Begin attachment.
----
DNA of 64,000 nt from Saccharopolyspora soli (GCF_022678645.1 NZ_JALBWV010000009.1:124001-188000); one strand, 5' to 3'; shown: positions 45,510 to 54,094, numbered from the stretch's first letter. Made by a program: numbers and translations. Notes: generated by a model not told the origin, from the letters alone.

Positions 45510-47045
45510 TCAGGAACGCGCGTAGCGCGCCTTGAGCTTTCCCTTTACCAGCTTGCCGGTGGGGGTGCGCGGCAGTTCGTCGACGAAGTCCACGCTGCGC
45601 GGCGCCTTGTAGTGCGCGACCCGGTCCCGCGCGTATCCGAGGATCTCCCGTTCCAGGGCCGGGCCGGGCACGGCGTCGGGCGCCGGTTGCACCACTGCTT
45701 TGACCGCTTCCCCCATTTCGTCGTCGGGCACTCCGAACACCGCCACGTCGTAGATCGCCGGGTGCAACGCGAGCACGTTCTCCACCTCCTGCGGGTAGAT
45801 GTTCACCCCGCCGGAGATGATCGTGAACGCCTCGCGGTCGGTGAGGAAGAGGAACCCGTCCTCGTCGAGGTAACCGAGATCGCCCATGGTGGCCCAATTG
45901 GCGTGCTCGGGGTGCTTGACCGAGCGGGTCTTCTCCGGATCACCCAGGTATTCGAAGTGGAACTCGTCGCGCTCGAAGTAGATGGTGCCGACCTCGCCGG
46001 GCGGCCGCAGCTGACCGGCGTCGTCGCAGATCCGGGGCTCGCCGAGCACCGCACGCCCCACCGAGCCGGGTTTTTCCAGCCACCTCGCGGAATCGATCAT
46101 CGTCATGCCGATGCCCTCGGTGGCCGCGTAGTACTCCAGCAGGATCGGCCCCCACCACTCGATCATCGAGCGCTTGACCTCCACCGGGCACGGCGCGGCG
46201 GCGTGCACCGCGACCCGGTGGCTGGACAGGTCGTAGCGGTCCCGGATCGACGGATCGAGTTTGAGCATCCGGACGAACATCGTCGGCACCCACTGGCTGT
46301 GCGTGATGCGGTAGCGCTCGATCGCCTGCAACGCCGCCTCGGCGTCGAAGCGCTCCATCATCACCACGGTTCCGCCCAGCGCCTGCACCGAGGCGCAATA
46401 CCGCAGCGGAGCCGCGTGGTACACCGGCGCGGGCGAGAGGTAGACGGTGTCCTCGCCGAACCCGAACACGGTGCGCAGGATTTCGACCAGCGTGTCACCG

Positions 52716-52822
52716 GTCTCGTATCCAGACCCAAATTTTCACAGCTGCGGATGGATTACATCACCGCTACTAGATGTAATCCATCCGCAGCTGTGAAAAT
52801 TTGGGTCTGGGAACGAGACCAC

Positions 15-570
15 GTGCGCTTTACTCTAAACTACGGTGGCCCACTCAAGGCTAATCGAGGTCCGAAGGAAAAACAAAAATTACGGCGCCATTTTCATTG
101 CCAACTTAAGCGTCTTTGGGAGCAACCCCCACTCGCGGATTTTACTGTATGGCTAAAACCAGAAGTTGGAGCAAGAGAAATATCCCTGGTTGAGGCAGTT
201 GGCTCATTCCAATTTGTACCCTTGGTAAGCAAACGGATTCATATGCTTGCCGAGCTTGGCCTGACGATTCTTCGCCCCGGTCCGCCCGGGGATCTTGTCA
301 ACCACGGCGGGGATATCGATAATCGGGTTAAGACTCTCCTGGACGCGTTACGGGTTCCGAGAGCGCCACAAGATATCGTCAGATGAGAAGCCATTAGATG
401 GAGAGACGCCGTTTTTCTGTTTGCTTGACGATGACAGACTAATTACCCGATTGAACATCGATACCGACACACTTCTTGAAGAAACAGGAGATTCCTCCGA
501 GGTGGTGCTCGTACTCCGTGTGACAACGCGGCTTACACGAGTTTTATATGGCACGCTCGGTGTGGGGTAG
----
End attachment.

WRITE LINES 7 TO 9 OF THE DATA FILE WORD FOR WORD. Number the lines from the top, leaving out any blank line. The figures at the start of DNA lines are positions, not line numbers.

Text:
45901 GCGTGCTCGGGGTGCTTGACCGAGCGGGTCTTCTCCGGATCACCCAGGTATTCGAAGTGGAACTCGTCGCGCTCGAAGTAGATGGTGCCGACCTCGCCGG
46001 GCGGCCGCAGCTGACCGGCGTCGTCGCAGATCCGGGGCTCGCCGAGCACCGCACGCCCCACCGAGCCGGGTTTTTCCAGCCACCTCGCGGAATCGATCAT
46101 CGTCATGCCGATGCCCTCGGTGGCCGCGTAGTACTCCAGCAGGATCGGCCCCCACCACTCGATCATCGAGCGCTTGACCTCCACCGGGCACGGCGCGGCG